Chikovore , J., Gillespie, N., McGrath, N., et al. AIDS Care (2016) 28:S3, 74–82, doi: 10.1080/09540121.2016.1178953.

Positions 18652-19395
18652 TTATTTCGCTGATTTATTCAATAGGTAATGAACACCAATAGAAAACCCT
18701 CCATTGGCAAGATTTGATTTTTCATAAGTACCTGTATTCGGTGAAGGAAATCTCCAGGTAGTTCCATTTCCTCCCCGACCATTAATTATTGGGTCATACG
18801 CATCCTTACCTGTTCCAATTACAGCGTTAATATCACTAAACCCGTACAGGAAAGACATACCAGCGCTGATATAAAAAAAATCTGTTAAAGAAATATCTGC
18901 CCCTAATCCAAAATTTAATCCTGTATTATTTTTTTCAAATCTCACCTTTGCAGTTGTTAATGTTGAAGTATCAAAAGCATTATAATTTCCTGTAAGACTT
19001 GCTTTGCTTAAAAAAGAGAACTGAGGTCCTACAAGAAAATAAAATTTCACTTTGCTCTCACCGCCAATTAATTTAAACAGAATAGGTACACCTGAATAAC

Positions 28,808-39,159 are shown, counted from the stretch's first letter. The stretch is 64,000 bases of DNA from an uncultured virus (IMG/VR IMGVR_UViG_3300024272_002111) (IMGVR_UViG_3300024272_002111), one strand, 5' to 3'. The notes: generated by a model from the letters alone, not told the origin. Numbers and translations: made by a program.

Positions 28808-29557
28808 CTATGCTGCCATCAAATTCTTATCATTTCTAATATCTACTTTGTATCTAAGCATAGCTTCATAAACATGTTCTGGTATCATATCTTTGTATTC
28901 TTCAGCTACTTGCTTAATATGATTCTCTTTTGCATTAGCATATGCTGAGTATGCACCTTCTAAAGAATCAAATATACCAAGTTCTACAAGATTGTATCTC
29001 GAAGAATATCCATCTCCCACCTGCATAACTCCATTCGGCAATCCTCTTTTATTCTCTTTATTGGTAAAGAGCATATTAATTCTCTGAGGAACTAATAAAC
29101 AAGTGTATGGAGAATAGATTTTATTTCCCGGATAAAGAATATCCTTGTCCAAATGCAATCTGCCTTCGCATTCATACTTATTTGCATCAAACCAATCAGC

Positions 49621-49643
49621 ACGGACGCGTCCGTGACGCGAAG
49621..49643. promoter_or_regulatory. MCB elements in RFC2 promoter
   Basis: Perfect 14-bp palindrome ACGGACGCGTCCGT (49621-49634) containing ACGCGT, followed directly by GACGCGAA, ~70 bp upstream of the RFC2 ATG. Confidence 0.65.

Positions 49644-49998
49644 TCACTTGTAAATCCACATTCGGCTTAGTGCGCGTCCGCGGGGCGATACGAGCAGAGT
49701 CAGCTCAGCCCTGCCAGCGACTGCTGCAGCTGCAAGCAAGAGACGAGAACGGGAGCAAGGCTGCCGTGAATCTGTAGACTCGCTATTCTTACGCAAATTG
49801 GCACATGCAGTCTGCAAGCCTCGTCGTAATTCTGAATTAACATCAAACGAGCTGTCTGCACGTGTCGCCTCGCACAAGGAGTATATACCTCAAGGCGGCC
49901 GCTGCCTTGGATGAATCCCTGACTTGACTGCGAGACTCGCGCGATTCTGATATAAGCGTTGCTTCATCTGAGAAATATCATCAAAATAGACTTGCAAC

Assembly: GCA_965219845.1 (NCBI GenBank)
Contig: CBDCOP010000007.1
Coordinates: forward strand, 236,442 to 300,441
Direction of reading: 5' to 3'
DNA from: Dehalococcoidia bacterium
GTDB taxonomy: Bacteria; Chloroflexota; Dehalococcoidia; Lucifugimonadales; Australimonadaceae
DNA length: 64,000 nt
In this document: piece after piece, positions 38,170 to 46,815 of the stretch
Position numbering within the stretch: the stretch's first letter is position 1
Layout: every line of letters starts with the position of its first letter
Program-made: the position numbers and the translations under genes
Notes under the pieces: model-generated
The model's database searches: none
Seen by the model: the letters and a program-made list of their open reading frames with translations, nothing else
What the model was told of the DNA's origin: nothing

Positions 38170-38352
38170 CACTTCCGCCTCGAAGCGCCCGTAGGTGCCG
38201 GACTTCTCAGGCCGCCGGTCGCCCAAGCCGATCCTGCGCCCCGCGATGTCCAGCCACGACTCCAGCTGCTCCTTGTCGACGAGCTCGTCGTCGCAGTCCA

This qualitative study examined how perceptions of masculinity affect men’s engagement in HIV care in the context of a test-and-treat trial in South Africa. The authors conducted 20 interviews (10 men, 10 women), 10 of them repeated three times, with participants recruited from households and a clinic. They also formed four focus groups—of younger individuals, older individuals, traditional healing practitioners, and mixed participants—that met four times. Findings showed that men avoided HIV testing due to fear of a positive diagnosis, preference for traditional medicine, and concern that health facilities are for women. Female partners who tested positive faced disclosure challenges, including blame and financial neglect; they sometimes relied on an antenatal care visit for support in disclosure. Men acknowledged their likely role in transmitting HIV to their partner, but still avoided the subject, and delayed testing and treatment. The literature indicates that for men, HIV is a threat to sexual capability, independence, and earning potential—all "masculine" traits. The authors concluded that to successfully promote test-and-treat approaches, policy and service delivery models must take into account family dynamics, including men’s concerns about masculinity; and also consider service delivery models that reach men in alternative settings.